Habitat destruction has certainly struck a devastating blow against the local biodiversity. Yet, there are still patches of unmanaged non-crop vegetation (albeit *mostly* low quality), ditches and remnants of prairie tucked here and there amidst the farms and highways. My point is that what remains available to host and produce the tough survivors is threatened because agricultural economics has made it cheap to spray a vast area with insecticides–this is something that is unprecedented on this scale in recent times. Because of the way ag fields abut wilder spaces, drift from pest management activities cannot help but also affect lots of non-target organisms. Part of the reason monarchs are declining can be traced back to an insurance approach to pest management in corn and soybeans. As bleak as the map may look, there are still lots of things to find in the corn and soybean desert–thanks to all the wild patches here and there. However, in recent years I’ve entered fields that were remarkably silent and empty–that’s a sign that perhaps I should leave, too!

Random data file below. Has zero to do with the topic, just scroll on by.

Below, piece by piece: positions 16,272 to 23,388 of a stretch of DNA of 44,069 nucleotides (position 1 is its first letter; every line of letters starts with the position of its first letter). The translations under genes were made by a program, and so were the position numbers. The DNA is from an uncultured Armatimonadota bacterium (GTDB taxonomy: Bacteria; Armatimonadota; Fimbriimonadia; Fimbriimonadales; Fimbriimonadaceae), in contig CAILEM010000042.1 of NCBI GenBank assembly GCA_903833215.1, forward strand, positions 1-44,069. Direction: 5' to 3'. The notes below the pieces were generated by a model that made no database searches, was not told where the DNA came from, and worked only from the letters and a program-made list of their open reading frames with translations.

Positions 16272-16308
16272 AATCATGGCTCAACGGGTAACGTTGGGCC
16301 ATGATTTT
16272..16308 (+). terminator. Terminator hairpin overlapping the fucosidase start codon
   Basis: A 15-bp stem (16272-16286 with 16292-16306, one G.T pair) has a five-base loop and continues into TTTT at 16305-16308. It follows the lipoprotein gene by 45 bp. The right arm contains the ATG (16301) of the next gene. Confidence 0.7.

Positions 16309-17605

5. Excellent, excellent post Alex.

    The irony is that you shouldn’t file this post under navel-gazing. I think it’s a pretty damned important topic. Habitat loss might be one of the most important topics in the history of man. Fence rows and roadside prairie patches have all but disappeared in some places. The patch across the road from me once had lots of native plants but five years ago they all started dying due to spraying of glyphosate when the farmer started planting roundup-ready beans. Now it’s just bull thistle, annual exotic weeds, and a nasty grass of some sort. Same thing with another 300′ stretch of roadside wildflowers that disappeared due to someone building a house and mowing it into a lawn. Very very sad. Wisconsin used to have such lovely roadside native plant reserves but they are indeed being killed off. Garlic mustard isn’t helping.